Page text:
Age 55-64 Age 65+ % who volunteer 28.1 23.5 Tot. # volunteers  9.456 million  8.749 million Median annual hours per volunteer    58  96 These findings are consistent with what we know older adult views about social engagement. Dr. William Thomas describes in, “What are Old People For?” (VanderWyk & Burnham, 2004), a theory of senescence, or the process of growing into old age, as a time of transition from a “have to do” to “want to do” focus in life. That is a change from doing, out of work and family obligation, to being and reaching out for something new and different. In this transition, as many older adults leave the work environment, or are freed up from household or caregiving tasks, they seek avenues to contribute back to society or to contribute at a higher level than they had in earlier years. Civic engagement is a form of “wanting to do” and it reflects the social engagement component of healthy aging. We know that many older adults define their sense of wellness through their social connectedness. In his book, Prime Time, Marc Freedman talks in-depth about the role of seniors’ as a resource for expertise and volunteerism in our communities. I will just briefly note that seniors find meaning and a sense of wellness through volunteerism. Even though a significant proportion of older adults continue to work for pay, this slide shows that at least one out of 4 Americans age 55 and over volunteered at least once in the past year. Even among Compared with the U.S. median commitment of 58 volunteer hours annually for those ages 55+, those 65 and over contributed 96 hours. (U.S. Department of Labor's Bureau of Labor Statistics) And there’s potential for this level of volunteerism increasing with the newly passed Edward M. Kennedy Serve America Act. The bill will strengthen and expand the federally supported service initiatives, making it possible for more Americans to serve through programs like AmeriCorps, Senior Corps, and Habitat for Humanity. In addition, the measure updates the full-time education award service members receive. Source: U.S. Bureau of Labor Statistics, Volunteering in the United States, 2008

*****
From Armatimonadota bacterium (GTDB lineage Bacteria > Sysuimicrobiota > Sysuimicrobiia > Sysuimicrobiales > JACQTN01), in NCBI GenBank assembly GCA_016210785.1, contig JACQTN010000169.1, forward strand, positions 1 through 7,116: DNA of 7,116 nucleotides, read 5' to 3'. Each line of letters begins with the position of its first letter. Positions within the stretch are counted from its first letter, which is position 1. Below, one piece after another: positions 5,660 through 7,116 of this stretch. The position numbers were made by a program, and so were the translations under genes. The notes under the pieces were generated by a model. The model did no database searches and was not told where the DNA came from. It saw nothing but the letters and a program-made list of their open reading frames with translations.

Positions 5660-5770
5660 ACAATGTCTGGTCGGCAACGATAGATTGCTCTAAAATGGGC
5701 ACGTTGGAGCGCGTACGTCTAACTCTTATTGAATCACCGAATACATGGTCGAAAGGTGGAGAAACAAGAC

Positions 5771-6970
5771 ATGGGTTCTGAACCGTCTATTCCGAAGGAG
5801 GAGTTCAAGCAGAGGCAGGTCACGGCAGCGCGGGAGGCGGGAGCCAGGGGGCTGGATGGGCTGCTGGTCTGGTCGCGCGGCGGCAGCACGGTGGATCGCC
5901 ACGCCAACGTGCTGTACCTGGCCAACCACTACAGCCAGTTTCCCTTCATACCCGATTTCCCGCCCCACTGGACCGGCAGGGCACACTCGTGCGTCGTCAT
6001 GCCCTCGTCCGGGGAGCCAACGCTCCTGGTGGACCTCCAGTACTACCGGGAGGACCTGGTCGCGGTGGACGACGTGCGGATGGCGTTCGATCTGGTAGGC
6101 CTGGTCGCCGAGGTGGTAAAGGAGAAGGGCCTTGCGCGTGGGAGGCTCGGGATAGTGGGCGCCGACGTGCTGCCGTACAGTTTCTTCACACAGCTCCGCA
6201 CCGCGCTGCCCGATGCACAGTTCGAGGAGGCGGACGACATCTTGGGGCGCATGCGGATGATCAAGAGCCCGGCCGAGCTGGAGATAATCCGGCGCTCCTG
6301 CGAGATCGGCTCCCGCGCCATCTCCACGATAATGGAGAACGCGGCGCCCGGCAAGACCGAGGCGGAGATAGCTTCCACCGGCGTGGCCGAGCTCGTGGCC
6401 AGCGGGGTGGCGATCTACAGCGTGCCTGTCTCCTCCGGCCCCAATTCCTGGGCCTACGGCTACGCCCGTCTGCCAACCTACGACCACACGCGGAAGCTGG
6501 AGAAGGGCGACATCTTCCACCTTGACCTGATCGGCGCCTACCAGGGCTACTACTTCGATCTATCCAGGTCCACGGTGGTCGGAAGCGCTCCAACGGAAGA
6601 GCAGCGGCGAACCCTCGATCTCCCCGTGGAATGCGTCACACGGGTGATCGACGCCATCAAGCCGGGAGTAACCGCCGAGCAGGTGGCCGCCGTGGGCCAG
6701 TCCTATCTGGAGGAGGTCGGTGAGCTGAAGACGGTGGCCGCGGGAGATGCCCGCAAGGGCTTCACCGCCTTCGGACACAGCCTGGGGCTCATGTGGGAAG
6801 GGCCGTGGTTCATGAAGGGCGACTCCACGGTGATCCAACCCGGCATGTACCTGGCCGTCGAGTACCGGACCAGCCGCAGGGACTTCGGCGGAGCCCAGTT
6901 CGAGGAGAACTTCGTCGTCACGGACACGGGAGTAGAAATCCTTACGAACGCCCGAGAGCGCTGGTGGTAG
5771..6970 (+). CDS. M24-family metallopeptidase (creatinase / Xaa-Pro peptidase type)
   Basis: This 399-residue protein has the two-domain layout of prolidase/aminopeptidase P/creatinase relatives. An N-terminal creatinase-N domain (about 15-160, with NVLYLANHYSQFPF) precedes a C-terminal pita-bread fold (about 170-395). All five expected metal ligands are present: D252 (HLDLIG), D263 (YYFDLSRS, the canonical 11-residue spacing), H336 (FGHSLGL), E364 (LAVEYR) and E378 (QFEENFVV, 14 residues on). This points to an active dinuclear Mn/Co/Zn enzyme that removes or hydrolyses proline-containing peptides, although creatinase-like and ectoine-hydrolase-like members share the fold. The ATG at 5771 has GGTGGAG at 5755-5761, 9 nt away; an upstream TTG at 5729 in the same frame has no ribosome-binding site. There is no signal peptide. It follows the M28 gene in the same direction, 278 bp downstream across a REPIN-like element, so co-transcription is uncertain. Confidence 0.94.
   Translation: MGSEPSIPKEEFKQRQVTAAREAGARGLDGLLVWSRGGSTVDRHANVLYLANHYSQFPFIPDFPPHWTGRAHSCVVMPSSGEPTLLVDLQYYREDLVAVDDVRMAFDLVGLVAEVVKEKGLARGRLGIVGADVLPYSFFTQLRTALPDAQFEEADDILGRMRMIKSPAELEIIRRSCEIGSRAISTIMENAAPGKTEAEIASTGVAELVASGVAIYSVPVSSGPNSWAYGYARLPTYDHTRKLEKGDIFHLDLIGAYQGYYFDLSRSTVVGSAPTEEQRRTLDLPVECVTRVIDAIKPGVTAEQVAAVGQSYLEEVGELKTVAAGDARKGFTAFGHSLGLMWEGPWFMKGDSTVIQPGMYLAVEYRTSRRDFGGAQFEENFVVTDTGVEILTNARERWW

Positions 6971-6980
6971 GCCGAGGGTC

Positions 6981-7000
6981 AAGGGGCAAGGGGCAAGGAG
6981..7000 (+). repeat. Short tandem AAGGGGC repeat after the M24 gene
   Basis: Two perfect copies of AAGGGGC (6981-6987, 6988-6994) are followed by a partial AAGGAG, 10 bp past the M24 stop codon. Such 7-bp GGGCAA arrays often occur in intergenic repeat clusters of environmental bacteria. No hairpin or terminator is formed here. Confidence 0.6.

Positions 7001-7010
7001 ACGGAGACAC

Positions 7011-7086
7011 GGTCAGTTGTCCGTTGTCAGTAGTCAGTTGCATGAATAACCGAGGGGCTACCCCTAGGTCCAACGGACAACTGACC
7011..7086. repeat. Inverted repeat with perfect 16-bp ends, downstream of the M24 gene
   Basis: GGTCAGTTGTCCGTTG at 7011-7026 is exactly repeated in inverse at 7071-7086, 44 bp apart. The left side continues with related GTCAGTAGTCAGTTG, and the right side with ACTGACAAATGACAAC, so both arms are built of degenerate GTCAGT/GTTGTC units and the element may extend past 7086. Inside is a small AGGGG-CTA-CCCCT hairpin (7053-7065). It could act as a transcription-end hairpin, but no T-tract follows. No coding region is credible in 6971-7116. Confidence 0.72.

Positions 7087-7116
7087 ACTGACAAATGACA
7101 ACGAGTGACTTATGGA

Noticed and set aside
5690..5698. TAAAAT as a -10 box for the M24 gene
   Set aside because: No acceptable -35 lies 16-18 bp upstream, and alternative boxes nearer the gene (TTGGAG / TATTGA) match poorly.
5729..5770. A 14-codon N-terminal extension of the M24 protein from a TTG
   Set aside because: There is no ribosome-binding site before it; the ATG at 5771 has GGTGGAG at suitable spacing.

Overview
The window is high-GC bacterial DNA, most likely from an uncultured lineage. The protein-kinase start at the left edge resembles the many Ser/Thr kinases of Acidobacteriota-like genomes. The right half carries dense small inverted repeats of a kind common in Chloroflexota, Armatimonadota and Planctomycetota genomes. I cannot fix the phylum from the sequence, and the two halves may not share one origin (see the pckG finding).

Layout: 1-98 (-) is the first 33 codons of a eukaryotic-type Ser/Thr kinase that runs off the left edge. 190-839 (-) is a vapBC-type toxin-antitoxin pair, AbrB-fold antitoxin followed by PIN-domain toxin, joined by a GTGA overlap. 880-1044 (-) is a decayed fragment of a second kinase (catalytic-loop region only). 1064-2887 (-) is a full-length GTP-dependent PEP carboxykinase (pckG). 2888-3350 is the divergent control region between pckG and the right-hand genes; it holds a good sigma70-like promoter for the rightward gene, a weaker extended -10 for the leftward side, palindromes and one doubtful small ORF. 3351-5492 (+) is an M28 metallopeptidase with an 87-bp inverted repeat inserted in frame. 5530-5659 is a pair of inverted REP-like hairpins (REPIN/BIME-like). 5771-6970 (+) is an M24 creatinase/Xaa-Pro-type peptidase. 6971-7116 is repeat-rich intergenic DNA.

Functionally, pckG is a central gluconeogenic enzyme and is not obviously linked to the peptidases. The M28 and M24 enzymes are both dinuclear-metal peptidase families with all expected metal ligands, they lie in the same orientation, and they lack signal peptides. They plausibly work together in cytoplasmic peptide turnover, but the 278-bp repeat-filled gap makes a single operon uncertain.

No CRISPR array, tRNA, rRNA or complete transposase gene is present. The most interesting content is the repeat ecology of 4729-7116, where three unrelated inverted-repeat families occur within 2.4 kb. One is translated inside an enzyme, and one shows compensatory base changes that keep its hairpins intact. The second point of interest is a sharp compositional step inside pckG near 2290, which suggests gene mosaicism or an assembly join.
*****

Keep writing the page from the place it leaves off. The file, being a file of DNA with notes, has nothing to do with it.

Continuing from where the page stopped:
21 Grandchildren in Grandparents’ Homes Where Grandparents are the Householders